Simmered Chicken Livers

When our daughter was very young, we were fortunate to have a series of wonderful Chinese caregivers for her – they loved her as one of their own and spoiled her rotten: multi-dish hot lunches were the norm (is it any wonder she can’t think of a cold sandwich as lunch to this day?), and one of her very favorite dishes (although she’ll deny this vociferously now) was simmered chicken livers. One day she asked for this for dinner, so off to the store we went, only to find that the chicken livers were not available. A loud wailing ensued, and an older woman bent over the stroller: “Oh, honey, won’t your mommy buy you a cookie?” She totally did NOT believe that the tears were being shed over chicken livers….

Not a lot of people seem to eat liver these days, but my husband and I do like it, so we took advantage of some extra turkey livers being available at the farm where we buy our Thanksgiving turkey. This dish is quick and tasty (if you’re a fan of liver) and can be served hot, at room temperature, or cold.

ingredients

  • 1 lb chicken (or duck or turkey) livers
  • 1/4 c dark soy sauce
  • 1/4 c light soy sauce
  • 1/4 c Shaoxing cooking wine
  • 1 T brown or raw cane sugar
  • 1/2-3/4 c water
  • 2 scallions, cut into 2″ sections
  • 3 slices fresh ginger root
  • 2 cloves star anise or 1/2 tsp anise seed
  • 1/2 tsp peppercorns

method

  1. Boil 4 c water, then pour it over the livers in a bowl. Give it a gentle stir, then drain and rinse the livers in cold water.
  2. Combine the remaining ingredients in a small pot, add the livers, and bring to a boil over medium high heat. Immediately reduce the heat to low and simmer 10 m.
  3. Turn off the heat and allow the livers to sit another 5 m.
  4. Cut into bite-sized pieces and serve hot, drizzled with a bit of the liquid.

variation

You can remove the livers from the liquid and reduce it at a rolling boil, then use the resulting syrup as a drizzle on the livers.

do ahead

This dish can be made up to 3 days ahead of time and either served cold or gently reheated. Store the livers in the liquid in a tightly covered container in the refrigerator.

 

Paying the farmer’s asking price…and increasing the farmer’s share

Rural SCALE recently released a study on the affordability of local food for the average consumer, collecting data from 24 farmers’ markets in 19 communities in 6 southeastern states. The study concludes that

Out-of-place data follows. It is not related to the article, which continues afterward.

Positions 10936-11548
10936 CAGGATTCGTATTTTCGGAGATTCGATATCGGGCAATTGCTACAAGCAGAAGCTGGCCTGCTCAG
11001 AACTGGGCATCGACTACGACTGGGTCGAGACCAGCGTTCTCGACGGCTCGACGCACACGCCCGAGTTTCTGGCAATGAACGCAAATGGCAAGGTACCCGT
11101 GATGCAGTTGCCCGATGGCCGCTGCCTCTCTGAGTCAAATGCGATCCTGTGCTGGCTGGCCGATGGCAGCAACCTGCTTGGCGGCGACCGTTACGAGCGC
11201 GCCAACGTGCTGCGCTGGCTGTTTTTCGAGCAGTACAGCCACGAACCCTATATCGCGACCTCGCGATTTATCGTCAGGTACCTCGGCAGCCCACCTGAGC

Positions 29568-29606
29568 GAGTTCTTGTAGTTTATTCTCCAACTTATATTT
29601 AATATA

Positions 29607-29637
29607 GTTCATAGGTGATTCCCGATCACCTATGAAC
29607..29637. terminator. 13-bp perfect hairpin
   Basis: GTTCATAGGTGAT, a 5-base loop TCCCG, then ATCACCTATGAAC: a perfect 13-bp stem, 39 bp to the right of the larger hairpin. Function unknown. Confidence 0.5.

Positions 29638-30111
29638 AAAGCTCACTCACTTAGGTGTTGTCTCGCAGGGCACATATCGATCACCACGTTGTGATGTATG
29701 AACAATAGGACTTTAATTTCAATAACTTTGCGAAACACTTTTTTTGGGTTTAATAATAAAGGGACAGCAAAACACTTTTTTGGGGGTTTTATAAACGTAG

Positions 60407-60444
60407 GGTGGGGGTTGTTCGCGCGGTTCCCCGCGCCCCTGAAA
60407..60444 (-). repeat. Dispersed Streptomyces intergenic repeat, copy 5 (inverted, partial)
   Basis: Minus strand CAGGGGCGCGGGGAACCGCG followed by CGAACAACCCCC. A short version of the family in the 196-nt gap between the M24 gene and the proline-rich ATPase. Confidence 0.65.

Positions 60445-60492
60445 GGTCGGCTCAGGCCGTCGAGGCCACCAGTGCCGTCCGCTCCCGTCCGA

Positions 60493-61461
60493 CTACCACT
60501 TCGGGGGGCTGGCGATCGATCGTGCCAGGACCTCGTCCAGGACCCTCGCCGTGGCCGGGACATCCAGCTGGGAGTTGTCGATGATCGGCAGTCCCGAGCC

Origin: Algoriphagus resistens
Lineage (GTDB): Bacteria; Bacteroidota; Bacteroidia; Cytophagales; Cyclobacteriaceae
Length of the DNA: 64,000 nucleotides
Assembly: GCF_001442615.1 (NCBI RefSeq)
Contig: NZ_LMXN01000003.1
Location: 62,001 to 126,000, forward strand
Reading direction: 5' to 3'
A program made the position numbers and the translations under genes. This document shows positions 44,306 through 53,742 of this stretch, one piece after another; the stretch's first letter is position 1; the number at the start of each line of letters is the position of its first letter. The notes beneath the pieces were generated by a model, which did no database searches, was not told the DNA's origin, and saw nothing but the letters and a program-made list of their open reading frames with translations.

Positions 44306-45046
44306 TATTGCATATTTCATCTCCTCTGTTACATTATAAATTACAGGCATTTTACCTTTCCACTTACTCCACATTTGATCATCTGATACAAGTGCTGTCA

Overall, farmers markets in the Southeast and Appalachia are highly competitive with mainstream supermarkets in their pricing on a range of commonly consumed foods, including produce, meats and eggs. (Emphasis in the original.)

Naturally, one might draw different conclusions from similar studies of other regions, but there are some interesting statistics (and generalizable conclusions?) about size of community and prices at farmers’ markets that sell to moderate- and low-income patrons, those who might believe that the local food movement has passed them by.

Then consider this graphic by the National Farmers Union: Farmer’s Share of Retail Food Dollar. I’m not so interested in the startling figures on processed foods (soft drinks, potato chips, bread) because few of the raw ingredients are actually supplied by a farmer. Far more disturbing are the figures on whole, minimally processed ingredients. Take the produce section of a conventional supermarket (think Safeway, Kroger, etc.), for example: farmers receive anywhere from 10.3 cents on the dollar for lettuce to 30 cents on the dollar for carrots.

Now think about buying this produce at a farmers’ market or directly from a farmer: if it’s true that the prices at the farmers’ market are comparable to those of the supermarket for comparable items, the farmer will suddenly have $4.59 (instead of $1.38) in his pocket for 5 pounds of carrots; $3.08 (instead of $0.27) for a pound of tomatoes, etc.

Buying local food at the farmers’ market certainly seems like a win-win for farmers and consumers.